• Passport
  • Air ticket
  • Visa: Most nationalities can enter South Korea without having to get a tourist visa in advance (double-check this). If you’re moving to Korea, you’ll need to have a work visa in your passport. You can find out more here.
  • Debit and credit card: Both Visa and MasterCard are accepted everywhere in Korea. If you have 2 cards, bring both as you never know if one will give you issues
  • Driving license and International Driving License
  • Copy of Passport, Travel insurance, Drivers, accommodation booking
  • Passport wallet to hold your Passport and other important documents (all the above). Don’t get one that’s too small. You want it to fit your passport, travel insurance details, and other travel documents.
What to wear in Korea
Watching a baseball game in Korea

What to Pack for Moving to Korea

The Korea packing list above breaks down what you need to pack depending on the season you visit. If you’re packing to move to Korea (to teach English, study, or other work), you’ll need to include all of the above items as well as the below.

Moving to Korea packing list

Baggy clothing, loosely fitted pants, and long skirts. They’re all the hype in Korea. And that’s great for us English teachers, especially when you’re packing for summer in Korea.

Comfortable button-up tops: If you’re teaching in Korea, make sure you have plenty of tops that cover your chest and shoulders.

Clothing (based on your size): Unfortunately, most of the clothing in Korea is made for petite bodies. This means that if you’re tall, curvy, or medium-size and bigger, you’ll struggle to find clothes that fit. In that case, make sure your packing list for Korea includes enough clothing for every season. Yes, there are international stores in Korea like Zara and H&M, but the option and sizes are limited.

Shoes: I am a UK 7 and Gary is a men’s UK 11 and neither of us could find shoes in Korea! If you have big feet, bring trainers, sneakers, sandals, and winter boots from back home (but remember, you won’t wear shoes while teaching so don’t go overboard with the amount of footwear you pack for Korea).

Makeup: While Korea is arguably the beauty capital of the world, you’ll only find lighter shades of makeup. People of color and those with tanned skin will struggle to find a foundation that suits their skin tone.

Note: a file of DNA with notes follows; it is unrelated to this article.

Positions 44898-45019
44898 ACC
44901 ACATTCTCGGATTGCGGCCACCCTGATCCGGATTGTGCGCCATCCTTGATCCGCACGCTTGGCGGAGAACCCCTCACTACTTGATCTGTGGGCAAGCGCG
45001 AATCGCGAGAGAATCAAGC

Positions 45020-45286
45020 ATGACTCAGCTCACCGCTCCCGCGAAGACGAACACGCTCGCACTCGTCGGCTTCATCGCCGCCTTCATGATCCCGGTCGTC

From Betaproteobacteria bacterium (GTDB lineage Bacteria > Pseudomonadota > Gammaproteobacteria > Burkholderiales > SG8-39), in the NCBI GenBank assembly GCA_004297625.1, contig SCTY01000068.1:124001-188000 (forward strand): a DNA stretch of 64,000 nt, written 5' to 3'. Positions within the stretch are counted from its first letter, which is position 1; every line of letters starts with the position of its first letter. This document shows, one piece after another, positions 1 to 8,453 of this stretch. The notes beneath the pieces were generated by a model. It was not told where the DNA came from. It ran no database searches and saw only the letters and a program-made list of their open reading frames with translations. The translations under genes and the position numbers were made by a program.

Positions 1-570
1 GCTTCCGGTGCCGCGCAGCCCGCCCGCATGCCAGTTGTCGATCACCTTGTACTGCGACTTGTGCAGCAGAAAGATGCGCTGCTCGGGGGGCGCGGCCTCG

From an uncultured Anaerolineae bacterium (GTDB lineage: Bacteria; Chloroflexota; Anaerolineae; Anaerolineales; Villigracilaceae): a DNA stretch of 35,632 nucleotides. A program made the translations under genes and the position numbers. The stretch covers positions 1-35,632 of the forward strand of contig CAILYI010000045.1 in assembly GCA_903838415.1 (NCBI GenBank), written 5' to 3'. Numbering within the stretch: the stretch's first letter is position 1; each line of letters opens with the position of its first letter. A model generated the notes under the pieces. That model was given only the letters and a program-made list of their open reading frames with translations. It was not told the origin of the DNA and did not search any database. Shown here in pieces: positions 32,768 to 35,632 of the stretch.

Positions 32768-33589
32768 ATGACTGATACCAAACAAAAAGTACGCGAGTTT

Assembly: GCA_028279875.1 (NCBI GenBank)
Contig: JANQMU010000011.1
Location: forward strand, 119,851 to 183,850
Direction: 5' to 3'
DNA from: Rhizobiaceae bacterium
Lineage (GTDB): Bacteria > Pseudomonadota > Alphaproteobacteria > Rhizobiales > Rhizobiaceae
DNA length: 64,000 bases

Deodorant: The deodorant in Korea just doesn’t match up to that back home. Bring as many cans as you can.

Toothpaste: You can buy toothpaste in Korea, but it’s expensive and doesn’t have a high percentage of fluoride in it. And for some reason, they only have strange flavors that don’t leave your mouth feeling fresh and minty. So rather bring your own.

A big towel. The standard towels in Korea are tiny. They’re our version of hand towels! And while you can buy bigger towels, I couldn’t find these big towel sheets that you can wrap yourself in.

Bed linen. One thing you’ll soon realize when moving to Korea is that the beds are hard and well-fitted sheets are not easy to come by. The quality also isn’t great, and they can be super expensive, so bring a set with you. I also packed a duvet cover as I had extra space in my bags.

Pictures of home: Depending on where you live in Korea, it can be a lonely place for foreigners so bring a few photos that you can put up in your apartment to remind you of home.


Spices. Mixed herbs and spices, paprika, oregano, and non-Korean spices might be a little more challenging to find. You may get your hands on these in boutique stores in the big cities, but if you’re moving to the rural areas, pack in some spices.

Money: If you’re part of the EPIK program, you’ll be given an allocation (around $250) to help you settle into your new home. Unfortunately, if you’re teaching at a Hagwon (like I did), you won’t be so lucky.

You’ll only be paid at the end of the month so bring enough cash (I recommend $400) to cover your food and transport for your first month in Korea.

Travel insurance: If you’re moving to Korea to teach English, your school legally has to provide you with health insurance (this is one of the main benefits). However, this may take a few days or weeks to be set up. You will still need some form of insurance that will cover you from the time you leave home until your health insurance in Korea is set up.

With World Nomads, you’re able to specify the number of days you need to be covered for and if there are any flight delays, lost luggage, or accidents, they will cover all of your expenses including hospital bills. Their price is really competitive and it’s so worth it.

Packing list for teaching English in Korea
If you’re teaching in Korea, pack comfortable clothing and tops that cover your chest and shoulders

What Not to Bring if You’re Moving to Korea

Don’t bring a suit jacket or dressy clothes. Teachers dress pretty relaxed and casual. As long as you’re covering your chest and shoulders, you’ll be ok.

Don’t bring extra shampoo and conditioner. While I’ve mentioned that you should pack in a few extra cans of deodorant and toothpaste, that’s not necessary for shampoo or conditioner as you can find this in all stores.